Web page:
PPE (Personal Protective Equipment)
Do you have the proper PPE available to your employees? Most would answer yes, but I have a little different spin on this question. How CONVENIENT is the PPE? Is it WITHIN VIEW of the people that will be using equipment that requires it?
Safety regulations may require a shower and eyewash station in your facility, but if you install these items across the building from your battery storage and charging area, what benefit are your really getting? It may be installed there because it was near the water line. The expense to run the waterline to where you really NEED it, is a pittance compared to the costs (both financially and emotionally) of having an employee lose his eyesight because he couldn’t get to the eyewash station in time.
Put the gloves, face shields, masks, aprons, and protective clothing in PLAIN SIGHT, not in a cabinet, or a drawer, or a box. Employees are likely to use what they can see. Make it easy. It may save a life.
Management and sales buy-in
Do managers, salesmen, office staff and customers follow the rules? Safety is one area that everyone talks about supporting. It’s easy to say “Safety First”. But when you go to the shop door, and there are no more safety glasses in the bin, do you stop until you find a pair? Or do you just go without because “I’ll only be a minute”? EVERYONE has to buy in to the rules we have enacted to keep our workplace safe. That includes salespeople, janitors, receptionists, office managers, CFO’s, rental coordinators, shipping and receiving clerks, parts runners and credit mangers. EVERYONE. Shop techs, technicians, service managers, and truck drivers should also be encouraged (dare I say “compensated”?) to write up anyone not actively following the agreed safety policies.
Safety money – growing rewards tied to savings
Do you provide some form of incentive and compensation to your employees for maintain a standard of safety? Over my career, I have seen many attempts at attaching rewards to the safety record. From pizza parties, to “safety poker” to cash rewards, we all need to find ways connect with our staff and motivate them to “find and fix” the unsafe condition, tool, or policy that prevents the next lost time accident.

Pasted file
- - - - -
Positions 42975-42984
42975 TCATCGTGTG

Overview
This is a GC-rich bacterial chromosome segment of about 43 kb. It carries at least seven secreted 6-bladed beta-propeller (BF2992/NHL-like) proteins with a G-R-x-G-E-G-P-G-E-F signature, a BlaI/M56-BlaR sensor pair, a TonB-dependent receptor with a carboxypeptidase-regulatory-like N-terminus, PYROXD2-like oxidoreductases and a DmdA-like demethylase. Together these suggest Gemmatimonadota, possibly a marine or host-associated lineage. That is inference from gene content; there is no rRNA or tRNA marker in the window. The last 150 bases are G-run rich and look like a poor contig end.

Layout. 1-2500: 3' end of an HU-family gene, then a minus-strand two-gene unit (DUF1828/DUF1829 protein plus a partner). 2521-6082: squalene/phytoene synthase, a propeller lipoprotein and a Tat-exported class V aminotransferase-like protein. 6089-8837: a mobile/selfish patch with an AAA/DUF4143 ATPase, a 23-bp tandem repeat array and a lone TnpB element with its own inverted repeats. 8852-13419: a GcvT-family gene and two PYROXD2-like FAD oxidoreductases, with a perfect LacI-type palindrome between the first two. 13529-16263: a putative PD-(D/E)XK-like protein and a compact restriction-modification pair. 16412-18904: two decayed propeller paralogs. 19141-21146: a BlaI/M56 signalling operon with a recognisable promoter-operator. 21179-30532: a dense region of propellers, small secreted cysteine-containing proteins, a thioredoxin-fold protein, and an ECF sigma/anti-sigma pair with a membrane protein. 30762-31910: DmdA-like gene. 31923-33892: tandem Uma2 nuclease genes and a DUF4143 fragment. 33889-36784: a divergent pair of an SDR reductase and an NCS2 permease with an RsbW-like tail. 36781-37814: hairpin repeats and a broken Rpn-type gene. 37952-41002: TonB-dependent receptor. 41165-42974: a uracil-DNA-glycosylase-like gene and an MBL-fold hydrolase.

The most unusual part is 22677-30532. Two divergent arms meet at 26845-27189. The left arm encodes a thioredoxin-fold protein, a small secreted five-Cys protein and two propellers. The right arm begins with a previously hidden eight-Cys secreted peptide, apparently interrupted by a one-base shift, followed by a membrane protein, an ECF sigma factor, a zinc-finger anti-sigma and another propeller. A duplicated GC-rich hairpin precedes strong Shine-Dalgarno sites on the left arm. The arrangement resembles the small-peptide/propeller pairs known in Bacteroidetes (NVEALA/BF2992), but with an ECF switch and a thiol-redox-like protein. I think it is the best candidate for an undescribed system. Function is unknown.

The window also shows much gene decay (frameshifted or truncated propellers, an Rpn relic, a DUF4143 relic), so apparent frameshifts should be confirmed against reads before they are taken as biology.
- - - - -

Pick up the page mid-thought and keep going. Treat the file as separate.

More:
I like the idea of tying incentives to progress. I heard of a program recently, where the dealership paid $5.00 in January if there was no lost time accident. Each month that the company was able to add a month without a lost time accident, the reward went up by 50%. Plot it out.
January – $5.00 February – $8.00 March – $12.00 April – $18.00 May – $27.00 June – $41.00 July – $62.00 August – $93.00 September – $140.00 October – $210.00 November – $315.00 December – $473.00
If at any time there was a lost time injury…the rewards reset at $5.00.
So, each employee started the year with the opportunity to make another $1400 by December. All they had to do was keep EACH OTHER safe. Don’t think for a minute that they didn’t have their eyes open ALL THE TIME, and especially when they got a rhythm started, and the amounts really started to multiply. When an employee keeps himself safe, that’s good. When he keeps his eyes open for his co-worker…that’s better.
Now, you may think that there is no way you can afford to pay your people that kind of money to be safe. I’m not suggesting that every company is in a position to adopt that particular program, but if you can find some way to share significant savings in insurance premiums with your staff, you will get their attention, and their participation. Find a way to scale meaningful rewards and tie higher reward amounts to the savings the company can enjoy if they remain safe.